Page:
Gunner charged taxpayers to campaign in apparent breach of caretaker rules; flights included candidates and family

by | Mar 16, 2021 | News, NT Politics | 4 comments

EXCLUSIVE: Chief Minister Michael Gunner charged taxpayers more than $20,000 for charter flights to campaign across the Territory during the 2020 general election, in an apparent breach of caretaker conventions, the NT Independent can reveal.

Documents released under Freedom of Information laws show Mr Gunner took three trips to campaign with Labor candidates in different electorates between July 30 and August 5 – including a $16,000 trip to Alice Springs and Tennant Creek by charter plane – all paid for by taxpayers despite rules forbidding it.

The questionable trips, which included family and friends and a party candidate, were approved by Mr Gunner’s brother-in-law Ryan Neve, who was then his deputy chief of staff.

The approvals by Mr Neve may have also contravened integrity guidelines by not running expenditure decisions past department chief executive Jodie Ryan, who was the person responsible during the caretaker period.

The taxpayer-funded trips do not appear on electoral disclosure forms due to the Gunner Government opting to exclude travel and accommodation costs from mandatory campaign reporting requirements for all candidates.

The flight records show Mr Gunner’s campaign team on the massive $16,000 trip to Alice Springs that began the day before the caretaker period on July 29, included his wife – ABC journalist Kristy O’Brien – his infant son, his “best mate” and then-business adviser Cameron Angus, then-media adviser Gerard Richardson, and Mr Gunner’s personal photographer Mitchell Drescher.

While in Alice Springs, Mr Gunner’s team also transported then-candidate for Gwoja Chansey Paech around his large electorate at taxpayer expense – seemingly breaching yet another policy that forbids candidate travel.

The rules for government officials’ conduct during the caretaker period – the time between the writ being issued and the result of the election being certified – specifically states:

“NT Government resources should not be used to make announcements that involve party-political activities.”

However, the NT Independent can reveal Mr Gunner made “party-political” announcements during the taxpayer-funded trips, including in Gunbalanya on August 5, when he told a crowd of residents and community leaders that they would receive a new health clinic if his government won re-election.

Michael Gunner campaigning with Lawrence Costa in Gunbalanya at taxpayer expense

A local West Arnhem newspaper article confirmed the “very significant election commitment” and sources in the community have also confirmed that Mr Gunner referenced the proposed new health clinic being dependent on his government’s election victory in the same speech.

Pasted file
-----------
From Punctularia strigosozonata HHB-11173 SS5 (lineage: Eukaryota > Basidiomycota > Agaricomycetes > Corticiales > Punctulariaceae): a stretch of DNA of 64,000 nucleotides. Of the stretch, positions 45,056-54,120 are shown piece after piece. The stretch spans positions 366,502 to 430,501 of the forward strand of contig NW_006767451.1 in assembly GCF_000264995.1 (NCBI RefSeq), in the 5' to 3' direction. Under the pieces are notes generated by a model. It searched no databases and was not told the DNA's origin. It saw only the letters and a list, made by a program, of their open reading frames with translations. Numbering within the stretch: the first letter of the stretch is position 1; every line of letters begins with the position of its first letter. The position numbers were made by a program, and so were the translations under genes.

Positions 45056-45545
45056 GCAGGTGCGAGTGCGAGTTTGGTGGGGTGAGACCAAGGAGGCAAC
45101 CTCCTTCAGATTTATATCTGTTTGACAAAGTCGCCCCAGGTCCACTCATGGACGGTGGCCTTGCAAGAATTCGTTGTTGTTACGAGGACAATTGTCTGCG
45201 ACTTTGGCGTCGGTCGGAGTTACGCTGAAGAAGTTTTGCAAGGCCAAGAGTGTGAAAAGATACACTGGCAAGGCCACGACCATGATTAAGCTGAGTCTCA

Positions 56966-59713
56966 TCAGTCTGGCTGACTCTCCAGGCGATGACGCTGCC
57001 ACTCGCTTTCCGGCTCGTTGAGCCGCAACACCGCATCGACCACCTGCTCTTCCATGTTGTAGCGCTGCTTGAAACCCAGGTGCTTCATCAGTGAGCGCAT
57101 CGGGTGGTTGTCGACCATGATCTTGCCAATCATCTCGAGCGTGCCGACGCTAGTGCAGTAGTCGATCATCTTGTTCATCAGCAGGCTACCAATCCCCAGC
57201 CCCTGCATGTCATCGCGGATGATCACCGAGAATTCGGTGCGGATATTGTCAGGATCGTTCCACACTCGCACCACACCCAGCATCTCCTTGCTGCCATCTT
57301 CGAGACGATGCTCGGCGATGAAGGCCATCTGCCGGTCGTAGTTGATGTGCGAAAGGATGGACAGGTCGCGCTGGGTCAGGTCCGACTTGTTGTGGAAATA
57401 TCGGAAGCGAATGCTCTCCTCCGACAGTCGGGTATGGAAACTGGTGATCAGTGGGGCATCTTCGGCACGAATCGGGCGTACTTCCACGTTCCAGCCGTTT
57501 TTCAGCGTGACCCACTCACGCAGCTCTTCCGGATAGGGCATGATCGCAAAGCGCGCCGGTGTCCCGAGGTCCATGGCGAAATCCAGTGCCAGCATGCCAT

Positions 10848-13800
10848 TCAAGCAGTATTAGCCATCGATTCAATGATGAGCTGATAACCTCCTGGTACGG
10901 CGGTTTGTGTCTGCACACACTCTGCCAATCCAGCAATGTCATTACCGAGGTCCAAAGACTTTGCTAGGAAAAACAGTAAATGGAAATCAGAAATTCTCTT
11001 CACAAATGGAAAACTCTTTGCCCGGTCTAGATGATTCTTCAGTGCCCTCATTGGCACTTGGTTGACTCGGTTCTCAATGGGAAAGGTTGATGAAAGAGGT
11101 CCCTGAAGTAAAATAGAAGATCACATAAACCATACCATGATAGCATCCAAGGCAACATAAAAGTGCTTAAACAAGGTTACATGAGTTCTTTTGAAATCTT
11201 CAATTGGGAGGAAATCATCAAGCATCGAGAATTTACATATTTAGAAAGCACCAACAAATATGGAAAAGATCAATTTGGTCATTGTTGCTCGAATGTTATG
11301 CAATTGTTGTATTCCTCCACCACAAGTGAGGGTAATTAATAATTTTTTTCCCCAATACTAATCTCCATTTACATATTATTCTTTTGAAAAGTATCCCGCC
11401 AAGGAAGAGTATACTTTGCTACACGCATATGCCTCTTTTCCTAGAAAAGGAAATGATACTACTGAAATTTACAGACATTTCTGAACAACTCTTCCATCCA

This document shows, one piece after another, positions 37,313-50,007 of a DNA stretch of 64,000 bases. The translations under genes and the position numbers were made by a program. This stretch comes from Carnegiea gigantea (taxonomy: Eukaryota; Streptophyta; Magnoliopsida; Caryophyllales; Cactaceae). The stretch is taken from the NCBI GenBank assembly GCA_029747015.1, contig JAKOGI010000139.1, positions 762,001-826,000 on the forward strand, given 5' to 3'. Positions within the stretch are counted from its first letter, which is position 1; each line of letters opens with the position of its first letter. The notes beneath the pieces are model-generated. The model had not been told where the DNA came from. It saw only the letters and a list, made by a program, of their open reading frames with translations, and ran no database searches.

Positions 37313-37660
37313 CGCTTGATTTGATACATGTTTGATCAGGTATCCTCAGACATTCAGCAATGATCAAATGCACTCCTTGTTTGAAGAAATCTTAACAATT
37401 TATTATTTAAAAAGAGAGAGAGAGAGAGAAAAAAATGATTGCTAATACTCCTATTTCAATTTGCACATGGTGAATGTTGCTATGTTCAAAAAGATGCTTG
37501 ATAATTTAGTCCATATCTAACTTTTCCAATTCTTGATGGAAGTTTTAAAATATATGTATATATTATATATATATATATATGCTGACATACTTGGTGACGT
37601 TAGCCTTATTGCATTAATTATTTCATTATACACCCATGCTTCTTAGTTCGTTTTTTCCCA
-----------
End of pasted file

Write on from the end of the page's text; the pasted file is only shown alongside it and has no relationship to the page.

On the same day, Mr Gunner posted a photo of himself on Facebook with incumbent Arafura Labor candidate Lawrence Costa – whose electorate includes Gunbalanya – endorsing the candidate as “a really good bloke who just doesn’t stop working for locals”.

Mr Gunner’s flight to Gunbalanya to campaign cost taxpayers more than $2500.

Social media pics show Gunner campaigned with taxpayers’ money, transported candidate

Other photos posted to Mr Gunner’s official Facebook page show Mr Gunner actively campaigning with failed Barkly candidate Sid Vashist on August 3, after arriving by charter plane in Tennant Creek with his wife and entourage paid for by taxpayers for the stated purpose of “media announcements”.

Michael Gunner visited Mungkarta at taxpayer expense to campaign during the election.

Again, Mr Gunner pleaded with voters to send Mr Vashist to Parliament because Mr Gunner “needed” him to continue the Labor government’s work on remote housing.

Records of another trip from Alice Springs to Yulara on August 1, show Mr Gunner took then Gwoja candidate Chansey Paech to Mutitjulu, which is in his electorate, to meet with Traditional Owners to discuss “housing, jobs and local decision-making”.

Mr Gunner wrote that he also outlined his COVID-19 management plan to community leaders, “which gave them a lot of comfort”.

According to the caretaker conventions, Mr Paech, as a candidate at the time and not a minister, should not have had his flight paid for by taxpayers.

“Where a candidate travels with a Minister during the caretaker period, any cost associated with the candidate’s travel is not to be met out of government funds,” the caretaker guidelines state.

Flight requisition forms show the trip cost $3400, including more than $400 for two car rentals at Yulara for the day. It was not disclosed who travelled in which cars or if Ms O’Brien attended the campaign sessions with elders.

Gunner’s office, head public servant refuse to respond to questions about inappropriate use of taxpayer money

Mr Gunner’s director of communications Maria Billias refused to answer questions about the publicly-funded campaign costs, including whether Mr Paech will reimburse taxpayers for his trip to Yulara, in accordance with caretaker guidelines.

Department of Chief Minister and Cabinet chief executive Jodie Ryan also declined to answer questions, including whether she had been informed of the trips before they were approved in accordance with the caretaker guidelines.

It remains unclear why Mr Neve approved the travel and not Ms Ryan who had authority over spending during the caretaker period.

The caretaker conventions, as issued by the NT Government, state that they are not “legally binding”. However, misuse of public funds can be investigated by the Independent Commissioner Against Corruption.

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